• Join over 1.2 million students every month
  • Accelerate your learning by 29%
  • Unlimited access from just £6.99 per month

Why were the parliamentary armies more successful in 1644/5 than in 1642/3?

Extracts from this document...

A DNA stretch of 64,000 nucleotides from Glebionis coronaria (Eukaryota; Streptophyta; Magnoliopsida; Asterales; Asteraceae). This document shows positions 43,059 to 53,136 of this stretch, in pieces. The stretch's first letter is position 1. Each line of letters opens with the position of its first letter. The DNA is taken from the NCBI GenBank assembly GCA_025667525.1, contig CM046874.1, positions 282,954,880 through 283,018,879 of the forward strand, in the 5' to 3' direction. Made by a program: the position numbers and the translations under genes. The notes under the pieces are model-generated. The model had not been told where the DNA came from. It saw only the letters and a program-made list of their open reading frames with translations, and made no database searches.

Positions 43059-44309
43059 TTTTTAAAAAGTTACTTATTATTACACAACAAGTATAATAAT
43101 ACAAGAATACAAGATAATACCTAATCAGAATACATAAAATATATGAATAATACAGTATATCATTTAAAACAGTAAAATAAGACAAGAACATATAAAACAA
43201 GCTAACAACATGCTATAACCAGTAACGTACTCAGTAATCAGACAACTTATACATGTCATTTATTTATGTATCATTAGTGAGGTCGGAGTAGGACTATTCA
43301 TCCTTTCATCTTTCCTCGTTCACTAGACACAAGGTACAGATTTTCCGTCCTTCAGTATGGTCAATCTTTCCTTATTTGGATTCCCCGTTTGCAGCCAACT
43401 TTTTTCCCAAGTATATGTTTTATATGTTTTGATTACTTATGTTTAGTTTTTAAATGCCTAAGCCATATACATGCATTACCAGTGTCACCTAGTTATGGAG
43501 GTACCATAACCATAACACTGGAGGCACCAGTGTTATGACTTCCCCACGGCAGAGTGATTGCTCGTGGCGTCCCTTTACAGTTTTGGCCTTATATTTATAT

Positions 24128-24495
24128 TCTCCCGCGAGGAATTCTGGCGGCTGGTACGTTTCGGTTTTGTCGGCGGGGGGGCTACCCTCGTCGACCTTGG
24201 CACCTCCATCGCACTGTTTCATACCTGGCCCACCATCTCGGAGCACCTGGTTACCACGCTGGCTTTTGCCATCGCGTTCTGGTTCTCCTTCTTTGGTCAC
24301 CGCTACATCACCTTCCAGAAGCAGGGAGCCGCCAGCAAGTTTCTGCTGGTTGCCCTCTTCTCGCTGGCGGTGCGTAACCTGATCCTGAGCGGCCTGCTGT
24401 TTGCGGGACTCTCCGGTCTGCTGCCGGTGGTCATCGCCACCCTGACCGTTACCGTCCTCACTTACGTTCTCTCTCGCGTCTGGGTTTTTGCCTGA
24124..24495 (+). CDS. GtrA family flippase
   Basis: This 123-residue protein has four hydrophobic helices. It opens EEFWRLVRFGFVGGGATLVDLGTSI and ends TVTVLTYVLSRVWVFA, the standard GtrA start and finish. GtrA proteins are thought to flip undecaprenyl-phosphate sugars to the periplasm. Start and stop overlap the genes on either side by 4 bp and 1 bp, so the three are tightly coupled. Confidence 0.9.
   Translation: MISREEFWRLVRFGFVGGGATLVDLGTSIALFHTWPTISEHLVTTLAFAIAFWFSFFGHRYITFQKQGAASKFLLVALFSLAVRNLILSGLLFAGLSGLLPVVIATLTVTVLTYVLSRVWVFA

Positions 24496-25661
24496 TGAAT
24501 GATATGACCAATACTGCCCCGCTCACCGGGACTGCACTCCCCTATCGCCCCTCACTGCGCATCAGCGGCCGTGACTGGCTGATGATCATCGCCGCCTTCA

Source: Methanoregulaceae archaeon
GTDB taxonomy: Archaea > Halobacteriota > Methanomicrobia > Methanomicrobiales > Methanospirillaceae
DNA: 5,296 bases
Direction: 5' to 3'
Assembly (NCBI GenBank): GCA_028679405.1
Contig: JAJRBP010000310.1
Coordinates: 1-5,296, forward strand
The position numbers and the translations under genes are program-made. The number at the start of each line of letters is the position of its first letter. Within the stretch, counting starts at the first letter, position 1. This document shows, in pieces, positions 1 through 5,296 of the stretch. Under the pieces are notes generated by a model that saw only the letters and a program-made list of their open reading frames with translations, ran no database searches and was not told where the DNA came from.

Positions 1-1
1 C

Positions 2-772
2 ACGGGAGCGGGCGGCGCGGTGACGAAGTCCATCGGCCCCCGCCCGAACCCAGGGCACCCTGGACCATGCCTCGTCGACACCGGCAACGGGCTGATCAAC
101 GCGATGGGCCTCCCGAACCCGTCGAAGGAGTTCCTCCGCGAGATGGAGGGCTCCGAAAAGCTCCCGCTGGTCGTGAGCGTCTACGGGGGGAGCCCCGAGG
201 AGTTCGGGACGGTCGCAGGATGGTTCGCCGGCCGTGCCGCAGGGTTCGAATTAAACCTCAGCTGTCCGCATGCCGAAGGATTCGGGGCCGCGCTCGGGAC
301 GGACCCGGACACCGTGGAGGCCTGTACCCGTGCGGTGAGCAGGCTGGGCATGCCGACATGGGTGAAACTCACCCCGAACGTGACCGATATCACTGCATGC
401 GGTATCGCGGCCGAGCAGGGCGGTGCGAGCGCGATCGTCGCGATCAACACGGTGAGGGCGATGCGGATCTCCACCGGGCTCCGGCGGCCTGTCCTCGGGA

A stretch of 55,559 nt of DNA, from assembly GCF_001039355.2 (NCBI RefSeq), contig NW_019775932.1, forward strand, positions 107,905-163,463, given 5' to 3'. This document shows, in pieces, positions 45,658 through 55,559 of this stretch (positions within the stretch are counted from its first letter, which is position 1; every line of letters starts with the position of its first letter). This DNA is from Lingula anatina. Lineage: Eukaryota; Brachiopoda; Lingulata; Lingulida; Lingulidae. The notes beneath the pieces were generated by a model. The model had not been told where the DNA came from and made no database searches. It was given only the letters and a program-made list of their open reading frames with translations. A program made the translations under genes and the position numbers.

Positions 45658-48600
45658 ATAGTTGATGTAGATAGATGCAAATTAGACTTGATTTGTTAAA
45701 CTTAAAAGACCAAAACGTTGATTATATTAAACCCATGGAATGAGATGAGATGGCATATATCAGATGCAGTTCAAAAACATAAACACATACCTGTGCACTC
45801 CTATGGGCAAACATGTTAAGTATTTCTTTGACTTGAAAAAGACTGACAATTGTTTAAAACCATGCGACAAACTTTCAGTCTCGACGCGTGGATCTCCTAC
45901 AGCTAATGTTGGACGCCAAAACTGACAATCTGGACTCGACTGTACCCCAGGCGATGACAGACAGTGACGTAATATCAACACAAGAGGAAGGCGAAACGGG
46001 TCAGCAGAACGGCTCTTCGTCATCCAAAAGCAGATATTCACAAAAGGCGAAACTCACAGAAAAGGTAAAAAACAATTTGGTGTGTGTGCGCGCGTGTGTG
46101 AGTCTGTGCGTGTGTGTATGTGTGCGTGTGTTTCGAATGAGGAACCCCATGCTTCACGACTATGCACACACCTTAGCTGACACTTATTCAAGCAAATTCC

Why were the parliamentary armies more successful in 1644/5 then in 1642/3? At the beginning of the war in 1642/3 it was obvious that royalists held the upper hand and severely outnumbered their victories to parliaments. At the beginning of the war, the king held the majority of support throughout the country. His position of king granted him the authority of the monarchy, of which many people found their loyalty bound too. Many people felt that because Charles was king, the war would result inconclusively as the Earl of Essex stated "if we beat the king 99 times yet he is king still'. His title would still remain, and parliament would have restrained control. They feared the impending punishments if parliament lost, and the king rose successfully back into power. Many feared the religious consequences of opposing the king, because the king was directed straight from the divine right, a long standing idea that the monarch was picked by God. Many opted for supporting the royalists to quash their fears, and ease their consciences. Many of the nobility raised their own private armies in which to serve Charles because they bound to the kingship due to personal loyal ties, and also they felt he was the final decision in casting social order, and their status is what supported them. ...read more.